"Just a guy on a mission to write the perfect song," claim the liner notes enclosing these 13 rare delights. Well, as I bet Ed himself would be the first to admit, there really IS no such thing as the perfect ANYTHING, now is there? (I ask, while deflecting my gaze again from that Ramone retrospective). Even so, never before has one quest for that all-elusive Something Flawless sounded quite as mesmerizing, captivating, and downright Danceable! I, for one, certainly hope Ed turns out another nine or ten albums BEFORE he writes The Perfect Song.
  • Bill Lloyd - Standing On The Shoulders Of Giants (Koch).
    Ever since his trend-bashing days alongside that Foster feller, Bill has been brazenly raising his Wall of Guitars against all out there who may sometimes APPEAR fiery, but in truth are simply so much melodic smoke. Sure, the man knows how to doll out the Ear Candy at the mere drop of a chorus, but "Standing On The Shoulders Of Giants" slyly makes a four-to-the-bar MISSION out of its wickedly spinful regurgitation of all things POP. Not to fear, though: As ever, Bill Lloyd keeps at least one foot solidly planted atop the Here and the Now rather than lingering too long upon the laurels of Giants past, and in doing so goes long ways in separating the Hash from that same old Rehash.
  • James Richard Oliver - The Mud, The Blood And The Beer (Illbilly Records - PO Box 924, Blue Ridge, Georgia 30513-0924).
    As if an unwitting tribute to the late, very-great-indeed Shel Silverstein, the one-and-only Tele-flailing Terror of the Georgian out-back unleashes herein his first full-length, non-cassette release. And only a man as razor-sharply cut as J. R. Oliver could have made one single digi-disc hurl and spit with all the verve and wit of some long-forgotten Waylon Jennings slab-o-vinyl. (yeah, analog may have been warmer, but JRO's HOTTER). "Alternative Country," you might then ask? Naw this is more like Alternative MUSIC.
  • Popland - Groovy (KAMCO).
    There's a cool little map inside this cool little disc, which points out all the finest in hum-worthy rest-stops between Mocksville clear on over to Harmony and beyond. And like its delightful packaging, Popland have delivered a musical journey that covers tons of ground, but never once sticks to the same (middle of the) road, less its impact and interest overstay its very welcome. Bonus Points Awarded for the damnable-and-then-some title of the opening track, "Never Liked The Beatles." Yeah, and You Neither!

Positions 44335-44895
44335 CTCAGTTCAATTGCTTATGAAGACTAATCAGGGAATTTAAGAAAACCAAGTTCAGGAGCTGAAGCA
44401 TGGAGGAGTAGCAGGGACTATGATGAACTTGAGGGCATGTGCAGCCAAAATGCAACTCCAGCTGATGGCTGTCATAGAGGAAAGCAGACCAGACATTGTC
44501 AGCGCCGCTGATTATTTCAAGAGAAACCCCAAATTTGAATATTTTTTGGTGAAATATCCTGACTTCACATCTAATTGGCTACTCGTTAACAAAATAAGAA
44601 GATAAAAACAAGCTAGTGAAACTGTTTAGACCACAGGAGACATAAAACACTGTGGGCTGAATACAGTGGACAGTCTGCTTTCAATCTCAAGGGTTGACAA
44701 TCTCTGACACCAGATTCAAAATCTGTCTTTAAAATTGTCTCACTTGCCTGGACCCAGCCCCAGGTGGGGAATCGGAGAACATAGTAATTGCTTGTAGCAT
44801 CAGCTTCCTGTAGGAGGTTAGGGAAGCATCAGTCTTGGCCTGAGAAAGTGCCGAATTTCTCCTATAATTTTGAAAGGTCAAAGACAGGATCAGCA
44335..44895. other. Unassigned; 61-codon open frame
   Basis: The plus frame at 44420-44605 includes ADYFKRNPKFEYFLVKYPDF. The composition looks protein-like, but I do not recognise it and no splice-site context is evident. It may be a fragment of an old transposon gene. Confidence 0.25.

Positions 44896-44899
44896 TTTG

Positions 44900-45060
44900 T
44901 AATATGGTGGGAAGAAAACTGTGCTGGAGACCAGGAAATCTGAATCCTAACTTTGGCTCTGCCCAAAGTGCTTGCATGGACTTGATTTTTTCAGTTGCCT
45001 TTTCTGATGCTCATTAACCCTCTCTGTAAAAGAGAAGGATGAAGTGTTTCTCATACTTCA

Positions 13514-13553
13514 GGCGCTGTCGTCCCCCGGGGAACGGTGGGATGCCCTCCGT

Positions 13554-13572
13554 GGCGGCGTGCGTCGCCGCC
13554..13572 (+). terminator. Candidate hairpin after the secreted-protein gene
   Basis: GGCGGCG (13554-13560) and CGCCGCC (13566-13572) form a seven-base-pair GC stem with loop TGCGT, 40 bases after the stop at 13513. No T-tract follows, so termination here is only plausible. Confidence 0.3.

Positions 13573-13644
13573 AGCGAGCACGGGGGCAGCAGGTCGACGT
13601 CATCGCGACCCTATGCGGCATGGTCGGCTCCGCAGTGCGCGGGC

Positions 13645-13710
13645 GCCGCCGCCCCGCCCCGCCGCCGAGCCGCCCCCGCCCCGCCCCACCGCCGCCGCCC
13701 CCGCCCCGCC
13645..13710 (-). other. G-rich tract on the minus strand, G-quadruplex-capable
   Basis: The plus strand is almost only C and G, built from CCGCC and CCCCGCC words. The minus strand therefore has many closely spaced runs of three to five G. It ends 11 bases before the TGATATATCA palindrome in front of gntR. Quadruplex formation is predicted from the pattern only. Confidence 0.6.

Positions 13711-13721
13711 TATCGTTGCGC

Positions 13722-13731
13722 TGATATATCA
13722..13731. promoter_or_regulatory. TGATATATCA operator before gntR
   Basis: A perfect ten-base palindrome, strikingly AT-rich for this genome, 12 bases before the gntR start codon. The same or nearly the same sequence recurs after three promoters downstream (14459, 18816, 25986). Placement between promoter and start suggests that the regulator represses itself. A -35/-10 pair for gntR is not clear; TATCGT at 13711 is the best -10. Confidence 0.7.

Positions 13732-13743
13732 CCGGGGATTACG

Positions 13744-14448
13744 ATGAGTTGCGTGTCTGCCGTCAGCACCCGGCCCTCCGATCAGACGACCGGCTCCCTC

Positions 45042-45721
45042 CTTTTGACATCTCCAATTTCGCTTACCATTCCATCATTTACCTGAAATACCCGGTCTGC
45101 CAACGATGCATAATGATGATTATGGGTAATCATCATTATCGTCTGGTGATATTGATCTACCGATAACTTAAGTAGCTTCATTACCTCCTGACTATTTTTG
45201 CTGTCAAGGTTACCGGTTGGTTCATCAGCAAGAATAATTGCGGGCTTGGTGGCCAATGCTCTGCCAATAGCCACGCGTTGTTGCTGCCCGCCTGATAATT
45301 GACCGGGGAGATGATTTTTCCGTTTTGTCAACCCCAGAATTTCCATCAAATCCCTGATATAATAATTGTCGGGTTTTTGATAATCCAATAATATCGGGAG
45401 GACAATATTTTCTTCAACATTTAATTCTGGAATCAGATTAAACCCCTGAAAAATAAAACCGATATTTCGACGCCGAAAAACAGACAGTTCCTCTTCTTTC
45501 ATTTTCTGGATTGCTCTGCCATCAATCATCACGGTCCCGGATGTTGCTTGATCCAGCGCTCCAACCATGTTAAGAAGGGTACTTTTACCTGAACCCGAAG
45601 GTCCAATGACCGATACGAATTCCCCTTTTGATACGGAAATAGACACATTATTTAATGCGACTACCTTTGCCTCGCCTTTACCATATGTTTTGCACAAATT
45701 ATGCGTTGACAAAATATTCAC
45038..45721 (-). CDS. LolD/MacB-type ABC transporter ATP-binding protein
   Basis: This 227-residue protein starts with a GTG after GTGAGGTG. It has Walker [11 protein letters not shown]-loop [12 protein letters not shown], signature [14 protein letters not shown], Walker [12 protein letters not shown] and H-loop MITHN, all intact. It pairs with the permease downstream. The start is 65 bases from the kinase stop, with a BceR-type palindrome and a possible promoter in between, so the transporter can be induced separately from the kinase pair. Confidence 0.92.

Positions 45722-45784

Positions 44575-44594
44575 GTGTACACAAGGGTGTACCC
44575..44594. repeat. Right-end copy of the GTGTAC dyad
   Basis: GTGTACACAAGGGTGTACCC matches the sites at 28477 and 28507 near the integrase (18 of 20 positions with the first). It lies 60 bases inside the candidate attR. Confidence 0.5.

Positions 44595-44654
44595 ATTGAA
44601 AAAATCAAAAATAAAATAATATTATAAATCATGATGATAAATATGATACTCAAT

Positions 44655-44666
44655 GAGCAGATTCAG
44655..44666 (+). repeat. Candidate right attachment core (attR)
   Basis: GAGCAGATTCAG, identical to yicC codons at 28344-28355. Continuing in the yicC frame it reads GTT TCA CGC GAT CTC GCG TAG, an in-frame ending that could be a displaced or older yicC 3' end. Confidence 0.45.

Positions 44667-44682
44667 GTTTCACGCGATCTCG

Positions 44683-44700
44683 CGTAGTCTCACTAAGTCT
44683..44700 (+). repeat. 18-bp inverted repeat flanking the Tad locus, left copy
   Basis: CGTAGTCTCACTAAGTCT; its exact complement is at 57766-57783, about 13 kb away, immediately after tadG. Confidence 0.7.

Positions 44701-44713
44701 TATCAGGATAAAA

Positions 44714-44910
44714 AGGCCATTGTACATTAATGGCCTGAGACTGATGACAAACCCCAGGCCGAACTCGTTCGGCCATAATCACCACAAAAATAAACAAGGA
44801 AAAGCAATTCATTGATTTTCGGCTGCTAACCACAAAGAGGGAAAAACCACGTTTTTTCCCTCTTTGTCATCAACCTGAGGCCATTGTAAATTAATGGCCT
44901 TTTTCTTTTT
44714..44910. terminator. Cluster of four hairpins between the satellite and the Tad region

• 9. Various Artists - Hit The Hay, Volume 3 (Sound Asleep).
    Where oh Where would we be, were it not for Jerker Emanuelson's little-label-that-could, and back-to-back winners like those which pack this latest compilation of his from Sound Asleep of Sweden? Probably still pondering the fate of Chris Gaines and other such pretenders towards their throne, I think I digress. Anyways, the fabled "Hit The Hay" series herein boldly continues to expose to the world just the very, very best in all things American Music. Hmmmm. Too bad an AMERICAN label isn't busy doing the same thing, of course, but then you'd better not get me started on THAT one.
  • Various Artists - Postcards from the Other Side (Lazy Cat).
    Like the afore-mentioned Swedish holiday, Maki Kobayashi and her Lazy Cat have compiled THEIR second overview of only the choicest in American rock, pop, and rooty rock-pop (such as John Wesley Harding! Randell Kirsch! Chris von Sneidern! Mark Johnson!) From the exquisite packaging clear on down to the not-even-in-English liner notes for a change, this Japanese collection is a definite Must Hear for any of us residing in EITHER Century! Too bad an AMERICAN label isn't busy doing the... oh, never mind.